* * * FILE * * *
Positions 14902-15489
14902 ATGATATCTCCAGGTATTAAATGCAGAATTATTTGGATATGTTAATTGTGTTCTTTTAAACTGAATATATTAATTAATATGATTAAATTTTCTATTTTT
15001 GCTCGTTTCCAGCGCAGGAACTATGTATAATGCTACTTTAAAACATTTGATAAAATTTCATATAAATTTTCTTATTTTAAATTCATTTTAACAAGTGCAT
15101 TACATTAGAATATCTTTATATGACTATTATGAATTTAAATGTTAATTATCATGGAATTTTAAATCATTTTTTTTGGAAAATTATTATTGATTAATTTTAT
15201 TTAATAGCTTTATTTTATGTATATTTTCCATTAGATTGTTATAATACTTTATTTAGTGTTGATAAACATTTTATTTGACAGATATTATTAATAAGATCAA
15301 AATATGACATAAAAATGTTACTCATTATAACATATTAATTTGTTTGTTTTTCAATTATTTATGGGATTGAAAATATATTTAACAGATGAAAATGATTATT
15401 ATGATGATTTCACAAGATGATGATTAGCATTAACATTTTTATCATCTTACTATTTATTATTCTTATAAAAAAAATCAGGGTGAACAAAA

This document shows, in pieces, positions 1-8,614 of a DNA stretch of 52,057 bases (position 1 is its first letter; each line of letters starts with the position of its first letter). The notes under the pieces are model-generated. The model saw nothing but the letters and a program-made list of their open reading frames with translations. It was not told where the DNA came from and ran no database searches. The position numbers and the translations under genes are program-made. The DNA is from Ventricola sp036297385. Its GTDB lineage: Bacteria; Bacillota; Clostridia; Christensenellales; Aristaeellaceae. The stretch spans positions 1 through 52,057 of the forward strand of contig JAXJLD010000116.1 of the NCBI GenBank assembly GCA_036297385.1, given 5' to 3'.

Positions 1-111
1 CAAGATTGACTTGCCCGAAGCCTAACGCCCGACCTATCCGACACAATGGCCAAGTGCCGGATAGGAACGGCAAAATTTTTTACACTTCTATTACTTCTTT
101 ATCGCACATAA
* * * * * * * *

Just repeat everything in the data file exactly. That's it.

Positions 14902-15489
14902 ATGATATCTCCAGGTATTAAATGCAGAATTATTTGGATATGTTAATTGTGTTCTTTTAAACTGAATATATTAATTAATATGATTAAATTTTCTATTTTT
15001 GCTCGTTTCCAGCGCAGGAACTATGTATAATGCTACTTTAAAACATTTGATAAAATTTCATATAAATTTTCTTATTTTAAATTCATTTTAACAAGTGCAT
15101 TACATTAGAATATCTTTATATGACTATTATGAATTTAAATGTTAATTATCATGGAATTTTAAATCATTTTTTTTGGAAAATTATTATTGATTAATTTTAT
15201 TTAATAGCTTTATTTTATGTATATTTTCCATTAGATTGTTATAATACTTTATTTAGTGTTGATAAACATTTTATTTGACAGATATTATTAATAAGATCAA
15301 AATATGACATAAAAATGTTACTCATTATAACATATTAATTTGTTTGTTTTTCAATTATTTATGGGATTGAAAATATATTTAACAGATGAAAATGATTATT
15401 ATGATGATTTCACAAGATGATGATTAGCATTAACATTTTTATCATCTTACTATTTATTATTCTTATAAAAAAAATCAGGGTGAACAAAA

This document shows, in pieces, positions 1-8,614 of a DNA stretch of 52,057 bases (position 1 is its first letter; each line of letters starts with the position of its first letter). The notes under the pieces are model-generated. The model saw nothing but the letters and a program-made list of their open reading frames with translations. It was not told where the DNA came from and ran no database searches. The position numbers and the translations under genes are program-made. The DNA is from Ventricola sp036297385. Its GTDB lineage: Bacteria; Bacillota; Clostridia; Christensenellales; Aristaeellaceae. The stretch spans positions 1 through 52,057 of the forward strand of contig JAXJLD010000116.1 of the NCBI GenBank assembly GCA_036297385.1, given 5' to 3'.

Positions 1-111
1 CAAGATTGACTTGCCCGAAGCCTAACGCCCGACCTATCCGACACAATGGCCAAGTGCCGGATAGGAACGGCAAAATTTTTTACACTTCTATTACTTCTTT
101 ATCGCACATAA